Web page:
2. Strong leadership qualities. The military trains Service Members to lead by example as well as through direction, delegation, motivation and inspiration in some of the toughest situations imaginable. Service Members are not only well schooled in the academic theory of leadership; they also understand and have used practical ways to manage behaviors for results.

3. Flexibility to work strongly in teams or work independently. Military training teaches Service Members to work as a team by instilling a sense of a responsibility to one's colleagues. In addition, the size and scope of military operations necessitates that Service Members understand how groups of all sizes relate to each other and support the overarching objective. While military duties stress teamwork and group productivity, they also build individuals who can perform independently at a very high level.

4. Diversity and strong interpersonal skills. Service Members have learned to work side by side with individuals regardless of race, gender, religion, ethnic, and cultural backgrounds, economic status, and geographic origins as well as mental, physical and attitudinal capabilities. Many Service Members have also been deployed or stationed in numerous foreign countries that give them a greater appreciation for the diverse nature of our globalized economy.

5. Ability to work efficiently and diligently in a fast-paced environment. Service Members have developed the capacity and time-management skills needed to know how to accomplish tasks correctly and on time, despite limited resources and immense pressure.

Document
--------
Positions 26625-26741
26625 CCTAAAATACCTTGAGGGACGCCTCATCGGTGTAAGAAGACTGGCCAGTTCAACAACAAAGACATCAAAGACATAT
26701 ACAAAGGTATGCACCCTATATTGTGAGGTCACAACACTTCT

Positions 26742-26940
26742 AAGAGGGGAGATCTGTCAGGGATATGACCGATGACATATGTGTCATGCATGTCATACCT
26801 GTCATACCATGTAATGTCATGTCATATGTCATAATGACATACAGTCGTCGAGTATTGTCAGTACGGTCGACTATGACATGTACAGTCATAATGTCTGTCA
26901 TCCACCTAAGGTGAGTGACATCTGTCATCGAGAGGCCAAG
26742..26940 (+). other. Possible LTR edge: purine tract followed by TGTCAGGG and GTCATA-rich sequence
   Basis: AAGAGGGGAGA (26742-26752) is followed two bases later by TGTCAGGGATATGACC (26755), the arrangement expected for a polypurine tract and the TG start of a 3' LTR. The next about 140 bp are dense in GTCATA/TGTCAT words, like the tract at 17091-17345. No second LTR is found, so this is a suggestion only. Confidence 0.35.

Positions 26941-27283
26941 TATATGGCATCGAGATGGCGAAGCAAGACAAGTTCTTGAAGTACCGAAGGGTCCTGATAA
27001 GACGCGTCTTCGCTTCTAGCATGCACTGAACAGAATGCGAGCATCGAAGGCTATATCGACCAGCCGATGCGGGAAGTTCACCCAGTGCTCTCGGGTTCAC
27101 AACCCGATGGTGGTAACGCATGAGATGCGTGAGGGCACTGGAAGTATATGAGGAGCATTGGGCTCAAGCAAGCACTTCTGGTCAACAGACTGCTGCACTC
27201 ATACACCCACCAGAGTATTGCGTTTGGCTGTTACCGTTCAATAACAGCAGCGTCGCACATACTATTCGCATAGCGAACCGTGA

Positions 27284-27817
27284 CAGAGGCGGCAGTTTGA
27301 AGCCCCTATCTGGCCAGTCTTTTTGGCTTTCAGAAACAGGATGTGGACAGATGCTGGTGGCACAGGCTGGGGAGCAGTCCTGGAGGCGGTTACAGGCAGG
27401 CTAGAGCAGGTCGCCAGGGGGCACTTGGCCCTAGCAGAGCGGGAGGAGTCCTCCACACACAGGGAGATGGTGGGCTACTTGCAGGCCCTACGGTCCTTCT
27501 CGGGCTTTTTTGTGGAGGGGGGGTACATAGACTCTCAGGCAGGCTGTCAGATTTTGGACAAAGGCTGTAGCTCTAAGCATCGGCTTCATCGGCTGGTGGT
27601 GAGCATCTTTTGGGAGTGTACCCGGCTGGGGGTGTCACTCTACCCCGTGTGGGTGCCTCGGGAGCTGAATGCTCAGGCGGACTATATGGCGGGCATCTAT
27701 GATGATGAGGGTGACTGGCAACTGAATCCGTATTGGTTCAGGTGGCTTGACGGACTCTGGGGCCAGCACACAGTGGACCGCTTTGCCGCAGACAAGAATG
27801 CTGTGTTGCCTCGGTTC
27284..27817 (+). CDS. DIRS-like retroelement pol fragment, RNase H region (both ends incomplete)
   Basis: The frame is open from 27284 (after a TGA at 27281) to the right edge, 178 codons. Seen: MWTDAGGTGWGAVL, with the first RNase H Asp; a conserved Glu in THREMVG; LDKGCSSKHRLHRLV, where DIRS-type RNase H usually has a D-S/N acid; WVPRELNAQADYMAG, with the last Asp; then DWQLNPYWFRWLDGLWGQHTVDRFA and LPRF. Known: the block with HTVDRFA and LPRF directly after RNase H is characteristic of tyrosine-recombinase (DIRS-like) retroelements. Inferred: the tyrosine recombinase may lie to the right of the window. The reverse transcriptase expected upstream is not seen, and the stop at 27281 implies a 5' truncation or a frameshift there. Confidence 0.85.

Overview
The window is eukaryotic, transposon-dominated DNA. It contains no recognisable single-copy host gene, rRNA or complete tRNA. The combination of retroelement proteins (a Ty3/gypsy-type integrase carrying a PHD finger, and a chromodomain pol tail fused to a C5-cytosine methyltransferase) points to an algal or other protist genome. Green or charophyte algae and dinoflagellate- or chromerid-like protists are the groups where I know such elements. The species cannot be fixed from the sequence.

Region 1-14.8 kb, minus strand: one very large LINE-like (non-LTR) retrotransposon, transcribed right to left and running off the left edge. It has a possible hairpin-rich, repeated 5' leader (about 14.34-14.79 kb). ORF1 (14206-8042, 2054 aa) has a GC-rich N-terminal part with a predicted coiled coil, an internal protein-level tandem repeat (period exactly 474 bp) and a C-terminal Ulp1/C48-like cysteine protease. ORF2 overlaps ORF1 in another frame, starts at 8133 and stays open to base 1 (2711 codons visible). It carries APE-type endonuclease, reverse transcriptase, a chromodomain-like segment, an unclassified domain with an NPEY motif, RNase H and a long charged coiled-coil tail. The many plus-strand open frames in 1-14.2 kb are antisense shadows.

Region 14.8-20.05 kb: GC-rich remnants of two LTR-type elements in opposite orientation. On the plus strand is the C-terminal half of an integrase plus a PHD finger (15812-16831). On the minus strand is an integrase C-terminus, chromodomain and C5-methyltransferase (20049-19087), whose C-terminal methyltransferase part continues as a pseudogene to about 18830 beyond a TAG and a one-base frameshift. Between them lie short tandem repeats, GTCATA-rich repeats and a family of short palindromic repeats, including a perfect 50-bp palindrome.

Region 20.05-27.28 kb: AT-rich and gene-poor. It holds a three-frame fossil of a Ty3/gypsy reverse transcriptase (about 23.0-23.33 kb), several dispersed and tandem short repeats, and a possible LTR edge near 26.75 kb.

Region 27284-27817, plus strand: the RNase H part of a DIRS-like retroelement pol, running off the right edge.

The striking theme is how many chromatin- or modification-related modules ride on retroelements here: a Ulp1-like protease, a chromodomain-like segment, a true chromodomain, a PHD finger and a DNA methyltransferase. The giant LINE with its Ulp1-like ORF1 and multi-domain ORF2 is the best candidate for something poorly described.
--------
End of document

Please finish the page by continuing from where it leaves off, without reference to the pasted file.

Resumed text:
6. Respect for procedures and accountability. Service Members know how policies and procedures enable an organization to be successful and they easily understand their place within an organizational framework. Service Members understand the responsibility that comes with being responsible for the actions of subordinates and they understand how to properly elevate issues through the proper supervisory channels.

7. Hands on experience with technology and globalization. Today's military uses the cutting-edge technology to maintain our dominance over the enemy in the battlefield. From communications technology to the security of computer networks and hardware, Service Members must stay aware of emerging technologies in the public and private sector.

8. Strong personal integrity. Military training demands that individuals not only abide by a strong Code of Ethics, but that they live it each and every day. Military personnel are often trusted with security clearances that give them access to highly sensitive information. An employee with a proven track record of trustworthiness is often an asset to an organization.

9. Strong sense of health, safety and property standards. Service Members are aware of health and safety protocols both for themselves and the welfare of others. Individually, they represent a drug-free workforce that is cognizant of maintaining personal health and fitness. On a company level, their attentiveness and care translate into respect for employees, property and materials.

10. Triumph over adversity. In addition to dealing positively with the typical issues of personal maturity, Service Members have frequently triumphed over great adversity. Service Members have proven their mettle in mission critical situations demanding endurance, stamina and flexibility. In the case of wounded warriors, they have overcome disabilities and/or acquired injuries (including invisible injuries) through strength, determination and personal conviction.

*US Dept. of Labor